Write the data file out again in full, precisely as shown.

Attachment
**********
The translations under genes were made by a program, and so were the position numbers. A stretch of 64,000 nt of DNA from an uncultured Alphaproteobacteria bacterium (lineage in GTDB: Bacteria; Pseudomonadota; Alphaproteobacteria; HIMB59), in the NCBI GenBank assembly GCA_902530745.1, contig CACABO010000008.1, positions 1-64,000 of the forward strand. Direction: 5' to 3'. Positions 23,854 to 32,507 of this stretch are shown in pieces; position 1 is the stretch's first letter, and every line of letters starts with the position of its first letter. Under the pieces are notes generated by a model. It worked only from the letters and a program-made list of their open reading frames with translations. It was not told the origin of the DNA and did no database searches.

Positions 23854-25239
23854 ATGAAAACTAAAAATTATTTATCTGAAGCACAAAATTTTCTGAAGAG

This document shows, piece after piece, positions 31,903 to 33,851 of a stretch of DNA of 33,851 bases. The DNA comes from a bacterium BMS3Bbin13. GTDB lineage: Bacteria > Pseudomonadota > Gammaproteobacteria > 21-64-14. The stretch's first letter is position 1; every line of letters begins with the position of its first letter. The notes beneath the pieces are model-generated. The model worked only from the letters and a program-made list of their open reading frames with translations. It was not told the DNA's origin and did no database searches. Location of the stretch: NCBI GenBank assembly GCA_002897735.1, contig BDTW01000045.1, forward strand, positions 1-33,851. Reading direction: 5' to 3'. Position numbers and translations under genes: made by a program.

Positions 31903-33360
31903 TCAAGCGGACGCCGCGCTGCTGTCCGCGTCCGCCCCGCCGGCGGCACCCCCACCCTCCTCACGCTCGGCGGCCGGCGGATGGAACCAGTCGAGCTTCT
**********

The translations under genes were made by a program, and so were the position numbers. A stretch of 64,000 nt of DNA from an uncultured Alphaproteobacteria bacterium (lineage in GTDB: Bacteria; Pseudomonadota; Alphaproteobacteria; HIMB59), in the NCBI GenBank assembly GCA_902530745.1, contig CACABO010000008.1, positions 1-64,000 of the forward strand. Direction: 5' to 3'. Positions 23,854 to 32,507 of this stretch are shown in pieces; position 1 is the stretch's first letter, and every line of letters starts with the position of its first letter. Under the pieces are notes generated by a model. It worked only from the letters and a program-made list of their open reading frames with translations. It was not told the origin of the DNA and did no database searches.

Positions 23854-25239
23854 ATGAAAACTAAAAATTATTTATCTGAAGCACAAAATTTTCTGAAGAG

This document shows, piece after piece, positions 31,903 to 33,851 of a stretch of DNA of 33,851 bases. The DNA comes from a bacterium BMS3Bbin13. GTDB lineage: Bacteria > Pseudomonadota > Gammaproteobacteria > 21-64-14. The stretch's first letter is position 1; every line of letters begins with the position of its first letter. The notes beneath the pieces are model-generated. The model worked only from the letters and a program-made list of their open reading frames with translations. It was not told the DNA's origin and did no database searches. Location of the stretch: NCBI GenBank assembly GCA_002897735.1, contig BDTW01000045.1, forward strand, positions 1-33,851. Reading direction: 5' to 3'. Position numbers and translations under genes: made by a program.

Positions 31903-33360
31903 TCAAGCGGACGCCGCGCTGCTGTCCGCGTCCGCCCCGCCGGCGGCACCCCCACCCTCCTCACGCTCGGCGGCCGGCGGATGGAACCAGTCGAGCTTCT